Afghanistan: Gen. Dostum seeks military assistance from Russia

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KABUL (Pajhwok): First Vice-President Gen. Abdul Rashid Dostum, returning to Kabul from counterinsurgency operation in the north, has sought military assistance from Russia.

Some weeks back, Dostum visited Afghanistan’s embattled north to lead the operation against the Taliban in Faryab and Sar-i-Pul provinces. He hinted at a similar military action in other provinces.

On his return to Kabul, the VP told reporters on Monday night said the Islamic State, also known by its Arabic acronym Daesh, wanted to conduct terror attacks in Afghanistan, Central Asia and Russia.

Moscow must be mindful of the Daesh threat, he stressed, asking regional states to evolve plans to counter the group’s nefarious designs.  He urged Russia to give Afghanistan weapons, warplanes and helicopters.

He argued military assistance from Moscow was beneficial for Kabul because many Afghan troops still used Russian weapons and were skilled in using them.

Gen. Dostum billed the military sweep in the north as productive, saying securing the areas purged of militants was the responsibility of interior and defence ministries.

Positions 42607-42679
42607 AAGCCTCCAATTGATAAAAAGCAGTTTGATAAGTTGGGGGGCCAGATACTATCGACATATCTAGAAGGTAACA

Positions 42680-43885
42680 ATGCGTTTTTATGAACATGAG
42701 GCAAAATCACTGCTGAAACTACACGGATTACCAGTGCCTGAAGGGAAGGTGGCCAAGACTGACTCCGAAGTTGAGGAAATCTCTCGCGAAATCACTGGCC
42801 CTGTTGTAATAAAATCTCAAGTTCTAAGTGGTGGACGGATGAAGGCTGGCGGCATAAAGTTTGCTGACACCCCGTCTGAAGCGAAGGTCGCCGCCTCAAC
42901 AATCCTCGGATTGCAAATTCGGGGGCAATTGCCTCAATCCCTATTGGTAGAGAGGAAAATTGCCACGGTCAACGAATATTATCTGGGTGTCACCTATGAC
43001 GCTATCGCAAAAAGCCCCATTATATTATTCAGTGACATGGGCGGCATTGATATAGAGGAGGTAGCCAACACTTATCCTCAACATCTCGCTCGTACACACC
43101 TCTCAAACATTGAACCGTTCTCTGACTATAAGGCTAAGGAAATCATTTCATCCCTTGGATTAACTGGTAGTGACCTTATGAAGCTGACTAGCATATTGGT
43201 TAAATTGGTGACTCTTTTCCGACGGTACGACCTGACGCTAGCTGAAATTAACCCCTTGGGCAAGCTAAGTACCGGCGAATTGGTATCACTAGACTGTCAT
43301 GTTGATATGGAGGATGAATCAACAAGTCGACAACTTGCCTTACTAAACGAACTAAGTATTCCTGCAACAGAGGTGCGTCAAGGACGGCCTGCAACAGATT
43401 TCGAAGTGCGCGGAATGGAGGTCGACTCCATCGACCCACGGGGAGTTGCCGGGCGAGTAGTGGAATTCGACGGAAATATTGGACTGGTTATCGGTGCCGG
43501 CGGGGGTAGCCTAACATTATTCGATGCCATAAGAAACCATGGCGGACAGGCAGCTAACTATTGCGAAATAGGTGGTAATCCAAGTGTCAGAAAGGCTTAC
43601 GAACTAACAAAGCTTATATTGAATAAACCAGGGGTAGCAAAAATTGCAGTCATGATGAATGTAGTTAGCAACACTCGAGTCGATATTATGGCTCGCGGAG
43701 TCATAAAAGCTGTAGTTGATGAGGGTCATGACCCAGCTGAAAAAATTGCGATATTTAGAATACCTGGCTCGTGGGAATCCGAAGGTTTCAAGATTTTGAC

Faryab and Sar-i-Pul had been cleared of rebels, including Daesh, Uzbek and Chechen fighters, he claimed.

But last night, the insurgents regained control of 22 villages and two bazaars, which government forces had captured during the operation in the Qaisar district of Faryab.

Dostum said militant leader Sheikh Maulana and Qari Zabihullah, commander of Uzbek and Chechen fighters, had been killed during the operation.

“Sheikh Maulana was the biggest ISI agent killed. A day after his death, Gen. Hamid Gul passed away and the Pakistan defence minister was also stunned,” he remarked.

Dostum added: “The president and the National Security Council (NSC) decided I should visit the north. I understood the fall of Faryab would mean the loss of the entire north…”

The VP rejected allegations that he had been to the north for the genocide of a certain ethnic community, insisting no security official had entered the houses or tents of Pashtuns.

“If allowed by the president and NSC, I’m ready to go to Nangarhar, Kunduz or anywhere to dismantle Daesh and Pakistani militant hideouts,” he remarked.

Gen. Dostum asked the United Nations and the international community to break their silence on what Pakistan was doing in Afghanistan.

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